Climate isn’t weather we are told, but why? Surely climate is merely averaged weather, so what’s the reason for this mantra – climate is not weather. Why is it so important? Why does it crop up so frequently?
Think seasonal weather forecasts.
Climate forecasting grew out of weather forecasting, but everyone knows weather forecasting isn’t particularly accurate even over a few days. So climate forecasters have a problem. They don’t want their extreme long-range guesswork to be compared to weather forecasts, particularly seasonal forecasts.
Seasonal forecasts are too close to climate forecasts.
This high level of public familiarity with weather forecasts was always a serious weakness right at the heart of climate propaganda. Climate is not weather is an extraordinarily feeble mantra dreamed up to tackle it. Even now it crops up whenever this suppurating sore is probed.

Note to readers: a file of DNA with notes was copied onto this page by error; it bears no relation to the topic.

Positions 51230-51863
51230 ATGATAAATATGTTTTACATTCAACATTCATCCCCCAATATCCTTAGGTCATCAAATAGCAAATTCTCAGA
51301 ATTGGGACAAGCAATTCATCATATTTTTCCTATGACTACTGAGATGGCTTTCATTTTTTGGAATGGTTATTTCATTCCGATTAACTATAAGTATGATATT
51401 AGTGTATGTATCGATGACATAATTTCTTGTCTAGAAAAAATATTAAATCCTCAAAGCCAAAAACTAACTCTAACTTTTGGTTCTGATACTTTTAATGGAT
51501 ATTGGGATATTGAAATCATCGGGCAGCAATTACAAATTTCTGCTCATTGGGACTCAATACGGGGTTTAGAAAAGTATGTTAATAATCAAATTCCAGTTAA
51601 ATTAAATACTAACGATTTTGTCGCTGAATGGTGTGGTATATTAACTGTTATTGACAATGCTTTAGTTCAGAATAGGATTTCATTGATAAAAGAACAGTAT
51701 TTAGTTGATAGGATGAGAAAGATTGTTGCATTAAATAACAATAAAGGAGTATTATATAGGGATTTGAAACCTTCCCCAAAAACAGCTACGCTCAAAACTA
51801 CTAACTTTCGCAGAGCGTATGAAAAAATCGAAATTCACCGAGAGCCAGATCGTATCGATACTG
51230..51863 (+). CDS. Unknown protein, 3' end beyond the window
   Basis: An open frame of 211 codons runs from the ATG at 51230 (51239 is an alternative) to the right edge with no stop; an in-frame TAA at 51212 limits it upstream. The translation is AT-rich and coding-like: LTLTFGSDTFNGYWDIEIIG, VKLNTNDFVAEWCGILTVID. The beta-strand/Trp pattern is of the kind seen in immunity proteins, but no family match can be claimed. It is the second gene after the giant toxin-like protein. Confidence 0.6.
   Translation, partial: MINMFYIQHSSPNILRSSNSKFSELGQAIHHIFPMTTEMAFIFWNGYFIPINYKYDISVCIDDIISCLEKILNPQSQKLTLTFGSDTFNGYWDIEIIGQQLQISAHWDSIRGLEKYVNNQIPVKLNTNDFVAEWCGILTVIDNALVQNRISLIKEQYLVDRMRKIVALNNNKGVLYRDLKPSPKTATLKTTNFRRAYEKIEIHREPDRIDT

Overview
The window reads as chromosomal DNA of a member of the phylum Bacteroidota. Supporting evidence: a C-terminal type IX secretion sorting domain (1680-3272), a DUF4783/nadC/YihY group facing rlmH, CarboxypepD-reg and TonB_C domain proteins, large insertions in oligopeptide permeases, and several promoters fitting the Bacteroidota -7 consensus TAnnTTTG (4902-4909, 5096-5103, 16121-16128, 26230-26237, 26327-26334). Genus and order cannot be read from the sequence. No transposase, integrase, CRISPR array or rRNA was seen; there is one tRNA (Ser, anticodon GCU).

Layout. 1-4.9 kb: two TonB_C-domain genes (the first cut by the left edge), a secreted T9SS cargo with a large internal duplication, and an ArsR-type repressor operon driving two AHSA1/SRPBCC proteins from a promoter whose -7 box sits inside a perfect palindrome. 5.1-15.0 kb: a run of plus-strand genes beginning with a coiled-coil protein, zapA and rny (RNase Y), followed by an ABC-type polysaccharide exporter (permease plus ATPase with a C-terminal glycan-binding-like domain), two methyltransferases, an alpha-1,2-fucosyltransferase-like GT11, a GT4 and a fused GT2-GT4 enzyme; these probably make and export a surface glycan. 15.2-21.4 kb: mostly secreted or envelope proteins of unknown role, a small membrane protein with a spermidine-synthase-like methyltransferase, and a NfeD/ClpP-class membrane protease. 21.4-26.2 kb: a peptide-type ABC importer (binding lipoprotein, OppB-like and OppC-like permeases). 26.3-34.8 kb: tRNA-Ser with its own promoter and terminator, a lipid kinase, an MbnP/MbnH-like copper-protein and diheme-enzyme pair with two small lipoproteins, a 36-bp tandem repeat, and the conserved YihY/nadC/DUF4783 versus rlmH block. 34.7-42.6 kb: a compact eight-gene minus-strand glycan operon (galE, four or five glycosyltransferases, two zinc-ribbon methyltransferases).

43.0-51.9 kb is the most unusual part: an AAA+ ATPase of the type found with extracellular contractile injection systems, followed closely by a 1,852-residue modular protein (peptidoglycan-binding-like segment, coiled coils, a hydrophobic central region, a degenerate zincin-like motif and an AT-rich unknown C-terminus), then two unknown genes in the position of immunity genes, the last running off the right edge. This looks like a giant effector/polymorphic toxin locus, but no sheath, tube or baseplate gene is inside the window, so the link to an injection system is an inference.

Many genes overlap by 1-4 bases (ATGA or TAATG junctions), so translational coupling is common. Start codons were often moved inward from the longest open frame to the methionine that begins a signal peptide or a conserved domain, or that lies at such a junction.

Yet climate is obviously no more than averaged weather, so the comparison is worth making, if only to highlight how climate forecasters are merely playing political games. Seasonal forecasts are so dire, it isn’t difficult to work out that climate forecasts are not even guesses, but political aspirations.
Suppose UK weather forecasts are reasonably accurate over a five day period, which is what the Met Office seems happy enough to publish on its website. On the whole they aren’t particularly accurate over five days, but let’s give the dear old Met Office the benefit of the doubt.
Now take the game of darts. For darts matches, the face of a dartboard has to be 236.9cm from the face of oche. At this distance the game may be played with great skill by professional players and strong amateurs.
So suppose we draw an analogy between the game of darts and 30 year climate forecasts. A 30 year climate forecast compared to a 5 day weather forecast could be analogous to playing darts with the dartboard set up a little over 3 miles away from the oche.
An outrageous analogy? Of course it is – it’s an analogy of an outrageous claim.
Met Office to throw first... game on.